October 23, 2020
WASHINGTON, DC – U.S. Senator Angus King (I-Maine) joined 136 Senate and House lawmakers in sending a letter to House and Senate leadership urging them to prioritize the development of thoughtful, forward-looking policy plans to prevent and mitigate the impact of future pandemics. In the letter, the lawmakers outline the steps necessary to prevent future pandemics while also noting that Congress must act to provide relief to Americans suffering from the current economic downturn and public health emergency.
“As the United States continues to weather the disastrous COVID-19 pandemic, we write to ask that Congress take action to learn from the mistakes of our nation’s preparation and response and lay the groundwork to prevent and mitigate future pandemics. The current Administration’s response has exposed serious flaws in the country’s ability to combat large scale public health challenges,” wrote the lawmakers. “In addition to passing a robust package to address the current crisis, we must take bold and comprehensive steps now to ensure the nation is better prepared for the next pandemic.”
The COVID-19 pandemic has wreaked havoc on communities across the country and has devastated the nation’s economy. Currently, the United States leads the world with more than eight million confirmed cases and over 220,000 dead, out of over one million worldwide deaths. Millions are out of work and struggling to make ends meet. It is clear that pandemics are already rapidly accelerating: animal-to-human outbreak prevalence grew six-fold from 1980 to 2010, and experts predict they will become even more common in the future. It is imperative Congress take bold and comprehensive steps now to prevent and mitigate future pandemics. Specifically:
· Congress must invest in domestic programs, systems, and supply chains that will help improve Americans’ health outcomes, combat the spread of new disease, and ramp up public health capacity during global health emergencies. This includes robust investments in state, local, and tribal public health departments; improvements to the Strategic National Stockpile; and the development of support systems, such as affordable housing, that reduce chronic health conditions and boost health outcomes.
· Congress must support global public health efforts to identify and mitigate the spread of new diseases before they become global pandemics. This includes ensuring the Administration protects the public by fulfilling its international commitments to organizations such as the World Health Organization; investing in global surveillance programs, like USAID, to identify emerging disease threats; and combating antimicrobial resistance.
· Congress must create 250,000 permanent, high-paying public health jobs to rebuild our depleted public health workforce and ensure the rapid deployment of contact tracers and other support workers during future pandemics. A lack of public health workforce has directly contributed to the country’s poor ability to respond to the COVID-19 pandemic. These workers should be trained in key public health initiatives, such as contact tracing and disease surveillance, and should be prepared to deploy to their communities in public health emergencies.
· Congress must address the systemic racism embedded in our health care system and pass legislation ensuring that health care treatments, pandemic countermeasures, vaccines, and primary disease prevention measures are accessible to all. This includes ensuring that everyone in America has access to high-quality health care, mental health and substance use disorder treatment, and primary disease prevention measures; eliminating race and socioeconomic disparities in health care access; addressing the social determinants of health; and requiring companies that receive federal funding to produce pandemic countermeasures offer their products at reasonable prices.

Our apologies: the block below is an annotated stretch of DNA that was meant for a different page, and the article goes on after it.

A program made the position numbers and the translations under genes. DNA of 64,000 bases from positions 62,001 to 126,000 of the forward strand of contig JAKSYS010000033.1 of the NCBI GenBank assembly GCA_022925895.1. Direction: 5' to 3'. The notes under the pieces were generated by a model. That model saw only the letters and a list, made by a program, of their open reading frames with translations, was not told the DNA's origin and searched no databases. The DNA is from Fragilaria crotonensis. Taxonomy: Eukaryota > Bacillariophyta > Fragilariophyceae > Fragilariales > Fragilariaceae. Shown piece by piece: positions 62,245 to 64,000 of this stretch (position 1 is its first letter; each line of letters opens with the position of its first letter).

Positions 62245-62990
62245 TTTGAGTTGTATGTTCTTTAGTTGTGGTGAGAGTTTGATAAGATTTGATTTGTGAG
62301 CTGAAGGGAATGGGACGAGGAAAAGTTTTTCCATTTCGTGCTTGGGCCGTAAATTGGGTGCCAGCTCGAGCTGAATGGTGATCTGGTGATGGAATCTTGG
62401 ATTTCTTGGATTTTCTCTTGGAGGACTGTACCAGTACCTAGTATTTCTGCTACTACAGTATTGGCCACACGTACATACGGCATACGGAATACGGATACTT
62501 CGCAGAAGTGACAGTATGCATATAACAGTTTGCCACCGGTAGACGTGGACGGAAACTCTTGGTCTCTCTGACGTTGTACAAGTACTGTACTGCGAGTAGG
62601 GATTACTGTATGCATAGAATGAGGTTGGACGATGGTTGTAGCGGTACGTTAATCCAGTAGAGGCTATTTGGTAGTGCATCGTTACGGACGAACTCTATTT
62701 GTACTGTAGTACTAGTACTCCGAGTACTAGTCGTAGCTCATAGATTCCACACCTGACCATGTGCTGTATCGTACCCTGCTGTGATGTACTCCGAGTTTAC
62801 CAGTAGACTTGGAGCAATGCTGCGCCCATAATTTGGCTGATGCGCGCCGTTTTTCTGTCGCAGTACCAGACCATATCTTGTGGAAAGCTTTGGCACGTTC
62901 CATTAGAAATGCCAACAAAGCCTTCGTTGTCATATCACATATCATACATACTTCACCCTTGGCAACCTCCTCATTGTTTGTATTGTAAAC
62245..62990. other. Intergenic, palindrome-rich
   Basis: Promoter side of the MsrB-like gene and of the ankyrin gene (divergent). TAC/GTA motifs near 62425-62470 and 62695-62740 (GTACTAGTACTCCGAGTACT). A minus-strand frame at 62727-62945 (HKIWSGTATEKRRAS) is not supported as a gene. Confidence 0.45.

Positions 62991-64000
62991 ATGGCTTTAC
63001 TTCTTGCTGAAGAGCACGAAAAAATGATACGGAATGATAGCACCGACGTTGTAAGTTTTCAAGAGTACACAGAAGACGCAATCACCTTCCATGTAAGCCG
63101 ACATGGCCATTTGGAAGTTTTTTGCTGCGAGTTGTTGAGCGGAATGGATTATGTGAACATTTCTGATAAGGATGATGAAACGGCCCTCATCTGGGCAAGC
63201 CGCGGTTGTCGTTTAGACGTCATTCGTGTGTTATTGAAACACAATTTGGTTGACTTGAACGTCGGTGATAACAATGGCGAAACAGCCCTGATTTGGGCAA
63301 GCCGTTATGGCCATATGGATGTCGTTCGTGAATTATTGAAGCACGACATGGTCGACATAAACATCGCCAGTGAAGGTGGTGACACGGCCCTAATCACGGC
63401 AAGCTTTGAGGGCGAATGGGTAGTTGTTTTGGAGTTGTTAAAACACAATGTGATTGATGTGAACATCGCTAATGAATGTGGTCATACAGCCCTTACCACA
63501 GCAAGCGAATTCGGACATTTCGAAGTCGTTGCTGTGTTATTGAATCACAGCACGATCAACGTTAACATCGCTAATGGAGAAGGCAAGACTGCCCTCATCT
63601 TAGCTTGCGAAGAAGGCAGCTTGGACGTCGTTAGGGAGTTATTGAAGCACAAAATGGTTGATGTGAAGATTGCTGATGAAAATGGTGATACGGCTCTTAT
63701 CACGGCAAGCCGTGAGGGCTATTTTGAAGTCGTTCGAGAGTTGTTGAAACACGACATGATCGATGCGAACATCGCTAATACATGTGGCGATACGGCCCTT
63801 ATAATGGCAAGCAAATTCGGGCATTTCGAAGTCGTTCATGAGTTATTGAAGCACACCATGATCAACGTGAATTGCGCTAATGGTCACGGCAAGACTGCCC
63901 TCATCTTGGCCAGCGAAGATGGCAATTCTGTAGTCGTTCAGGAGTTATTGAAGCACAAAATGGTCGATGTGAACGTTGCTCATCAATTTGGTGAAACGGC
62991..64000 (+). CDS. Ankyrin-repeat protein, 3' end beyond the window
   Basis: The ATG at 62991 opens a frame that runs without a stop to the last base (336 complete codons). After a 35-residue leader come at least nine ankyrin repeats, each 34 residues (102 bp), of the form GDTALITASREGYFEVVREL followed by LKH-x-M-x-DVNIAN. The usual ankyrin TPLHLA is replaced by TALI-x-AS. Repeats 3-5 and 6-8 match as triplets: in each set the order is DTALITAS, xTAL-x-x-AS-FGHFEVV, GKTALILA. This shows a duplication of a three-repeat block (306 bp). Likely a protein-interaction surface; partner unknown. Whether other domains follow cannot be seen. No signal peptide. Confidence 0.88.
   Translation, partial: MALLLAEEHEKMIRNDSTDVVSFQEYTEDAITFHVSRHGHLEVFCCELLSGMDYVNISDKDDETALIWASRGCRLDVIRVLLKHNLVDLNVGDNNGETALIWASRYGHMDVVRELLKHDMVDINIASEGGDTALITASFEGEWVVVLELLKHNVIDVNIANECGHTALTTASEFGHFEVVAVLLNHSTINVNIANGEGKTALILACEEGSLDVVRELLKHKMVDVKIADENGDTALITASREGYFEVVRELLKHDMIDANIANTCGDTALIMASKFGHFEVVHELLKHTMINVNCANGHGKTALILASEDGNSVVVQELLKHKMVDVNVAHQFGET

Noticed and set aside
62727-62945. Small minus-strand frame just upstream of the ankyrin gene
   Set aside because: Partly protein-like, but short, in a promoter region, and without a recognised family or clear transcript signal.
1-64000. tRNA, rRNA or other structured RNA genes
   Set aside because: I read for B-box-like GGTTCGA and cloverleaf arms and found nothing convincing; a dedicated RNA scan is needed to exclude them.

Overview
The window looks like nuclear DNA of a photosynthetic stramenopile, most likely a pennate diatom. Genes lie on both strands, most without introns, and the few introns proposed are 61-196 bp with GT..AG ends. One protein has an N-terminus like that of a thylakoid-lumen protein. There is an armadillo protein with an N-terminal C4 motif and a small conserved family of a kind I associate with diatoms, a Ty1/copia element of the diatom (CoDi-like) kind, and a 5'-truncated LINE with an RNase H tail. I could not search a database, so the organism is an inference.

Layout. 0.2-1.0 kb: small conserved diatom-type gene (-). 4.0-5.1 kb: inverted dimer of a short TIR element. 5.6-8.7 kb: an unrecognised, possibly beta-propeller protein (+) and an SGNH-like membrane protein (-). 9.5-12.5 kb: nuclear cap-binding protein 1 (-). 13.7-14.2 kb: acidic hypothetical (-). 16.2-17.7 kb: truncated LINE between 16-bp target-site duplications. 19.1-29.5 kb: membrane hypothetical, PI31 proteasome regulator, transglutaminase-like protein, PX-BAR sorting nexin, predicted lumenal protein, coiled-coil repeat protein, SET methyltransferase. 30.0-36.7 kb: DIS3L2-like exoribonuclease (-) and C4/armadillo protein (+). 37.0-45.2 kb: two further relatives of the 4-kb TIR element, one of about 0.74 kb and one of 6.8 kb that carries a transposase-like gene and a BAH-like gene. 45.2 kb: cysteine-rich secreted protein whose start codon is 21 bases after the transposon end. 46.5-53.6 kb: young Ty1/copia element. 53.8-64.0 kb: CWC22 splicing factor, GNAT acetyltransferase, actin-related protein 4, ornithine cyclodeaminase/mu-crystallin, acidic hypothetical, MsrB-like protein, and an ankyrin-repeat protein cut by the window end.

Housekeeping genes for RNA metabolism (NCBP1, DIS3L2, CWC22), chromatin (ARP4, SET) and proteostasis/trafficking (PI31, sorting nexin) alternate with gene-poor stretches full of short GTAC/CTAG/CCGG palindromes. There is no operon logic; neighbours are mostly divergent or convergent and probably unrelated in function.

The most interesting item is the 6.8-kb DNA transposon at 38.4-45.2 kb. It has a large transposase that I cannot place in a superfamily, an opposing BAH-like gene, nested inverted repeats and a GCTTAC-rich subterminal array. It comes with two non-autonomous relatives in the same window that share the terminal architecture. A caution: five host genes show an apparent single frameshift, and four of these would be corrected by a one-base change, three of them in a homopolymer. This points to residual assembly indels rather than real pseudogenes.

· Congress must halt the environmental degradation increasing the likelihood of global pandemics. This includes combating climate change, protecting and restoring land and inland water areas to their natural state, and preventing dangerous practices contributing to the spread of zoonotic diseases with pandemic potential.
Today’s letter builds on Senator King’s efforts to reassert American leadership in global public health, and preventing future public health crises. In November 2019 – before the emergence of coronavirus – Senator King questioned the United States Agency for International Development (USAID) decision to shutter the PREDICT program that tracks emerging potential pandemics. In February, he sponsored legislation that would permanently create a Presidentially-appointed position to manage outbreak response efforts, develop a global health security strategy, and authorize annual funding towards that goal. Though a relevant position has existed through executive order since 2016, that position has been vacant for nearly two years. He is also an original cosponsor of the bipartisan Public Health Emergency Response and Accountability Act, which would create a permanent reserve fund to enable quick and effective responses to future public health emergencies. Senator King made public health the focus of the May edition of his Inside Maine podcast, highlighting the impacts that the coronavirus pandemic has had on the lives of Maine people, and federal, state, and local efforts to respond to the virus and keep Maine people safe. In June, he urged the President to reestablish the National Security Council’s (NSC) Global Health Security Directorate (GHSD) as a separate entity from the Counterproliferation and Biodefense Directorate (CBD).
The full letter can be downloaded HERE.